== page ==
In the south, the USGS also gathers data from about a hundred other seismographs. The state’s Department of Water Resources runs seismic sensors, as does the local utility company, Pacific Gas and Electric. Some of these only activate when an earthquake triggers them.  

Each seismograph has three components, which can each measure movement along one vector. The three combined lets them track all three dimensions: vibrations along the axes north-south, east-west, and up-down. The weak sensors “start clipping”—in other words, top out—around magnitude 3 or 3.5 quakes.

On Monday, then, the USGS first relied on its big sensors, its strong motion seismographs.

Three seismographs recognized the quake shortly after the Santa Monica mountain sensors. They measured it at:

6:25 a.m., 38.94 seconds, in Northridge, CA;

6:25 a.m., 39.53 seconds, in Burbank, CA; and

6:25 a.m., 39.78 seconds, in Santa Montica proper.

All four sensors are continuously linked to a data center in California. (The agency wants to keep its data local, to increase security and reduce latency.) The USGS has two different systems for identifying quakes: an early warning system, and a “routine” system. Once those four sensors triggered, the USGS early warning system knew it had an earthquake on its hands.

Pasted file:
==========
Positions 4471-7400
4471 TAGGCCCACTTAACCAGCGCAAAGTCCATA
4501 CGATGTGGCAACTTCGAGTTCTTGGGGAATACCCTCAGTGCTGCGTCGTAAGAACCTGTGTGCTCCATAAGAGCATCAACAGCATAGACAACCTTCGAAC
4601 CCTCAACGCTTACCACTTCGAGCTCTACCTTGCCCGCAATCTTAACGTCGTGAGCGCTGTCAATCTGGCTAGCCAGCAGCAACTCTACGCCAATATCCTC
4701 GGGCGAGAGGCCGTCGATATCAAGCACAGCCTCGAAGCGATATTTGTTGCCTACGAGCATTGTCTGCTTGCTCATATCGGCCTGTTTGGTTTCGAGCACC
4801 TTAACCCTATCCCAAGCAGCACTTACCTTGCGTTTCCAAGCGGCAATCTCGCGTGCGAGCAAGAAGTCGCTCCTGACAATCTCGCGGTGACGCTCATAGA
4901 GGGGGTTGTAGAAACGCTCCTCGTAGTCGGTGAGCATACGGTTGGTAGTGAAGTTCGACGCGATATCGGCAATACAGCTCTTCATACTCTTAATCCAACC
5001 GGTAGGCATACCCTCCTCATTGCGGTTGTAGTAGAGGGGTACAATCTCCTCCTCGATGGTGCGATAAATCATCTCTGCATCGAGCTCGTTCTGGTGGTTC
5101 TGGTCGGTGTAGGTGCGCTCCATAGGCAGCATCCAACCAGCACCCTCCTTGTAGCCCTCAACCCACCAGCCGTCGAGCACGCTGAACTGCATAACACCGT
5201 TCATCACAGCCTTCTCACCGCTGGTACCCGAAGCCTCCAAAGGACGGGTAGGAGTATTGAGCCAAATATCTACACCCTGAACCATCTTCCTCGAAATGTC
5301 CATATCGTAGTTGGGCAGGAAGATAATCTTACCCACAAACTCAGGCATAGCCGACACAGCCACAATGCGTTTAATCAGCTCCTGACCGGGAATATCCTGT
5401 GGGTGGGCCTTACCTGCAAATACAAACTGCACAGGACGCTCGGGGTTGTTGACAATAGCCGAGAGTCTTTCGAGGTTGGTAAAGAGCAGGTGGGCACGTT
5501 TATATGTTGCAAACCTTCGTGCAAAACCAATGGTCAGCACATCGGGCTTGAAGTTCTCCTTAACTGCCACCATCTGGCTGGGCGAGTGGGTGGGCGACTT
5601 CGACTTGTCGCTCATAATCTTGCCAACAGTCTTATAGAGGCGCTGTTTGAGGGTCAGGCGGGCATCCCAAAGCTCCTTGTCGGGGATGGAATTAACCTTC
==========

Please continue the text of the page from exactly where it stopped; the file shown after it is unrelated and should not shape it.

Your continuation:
The USGS didn’t alert the public, though. The early warning system is insufficiently funded—it hasn’t been vetted well enough for public use—so the USGS doesn’t share those results. Nearly three seconds elapsed between when the fault slipped and when the U.S. government knew what had happened—but once it knew, it couldn’t do anything.

The USGS computer system waited, instead, for its routine system to account for the quake. The routine system is slower and more exact. It doesn’t issue an alert until 90 seconds after the first tremor. So the USGS system, after receiving data from many, many more of its seismic sensors across the region, published its first standard alert about the earthquake at

6:27 a.m.

The USGS only promises to publish information this fast about California quakes—“in a few minutes” is the language it uses. Worldwide quakes may take a couple hours to process. But once it publishes an earthquake report, it distributes that information over many channels: Twitter, a Google Earth file, a news feed like RSS, and email.

                   == PRELIMINARY EARTHQUAKE REPORT ==

Region:                           GREATER LOS ANGELES AREA, CALIFORNIA
Geographic coordinates:           34.133N, 118.487W
Magnitude:                        4.7
Depth:                            8 km
Universal Time (UTC):             17 Mar 2014  13:25:36
Time near the Epicenter:          17 Mar 2014  06:25:37
Local standard time in your area: 17 Mar 2014  05:25:36

Location with respect to nearby cities:
9 km (5 mi) NNW of Westwood, California
10 km (6 mi) NW of Beverly Hills, California
12 km (7 mi) W of Universal City, California
12 km (7 mi) N of Santa Monica, California
562 km (348 mi) SSE of Sacramento, California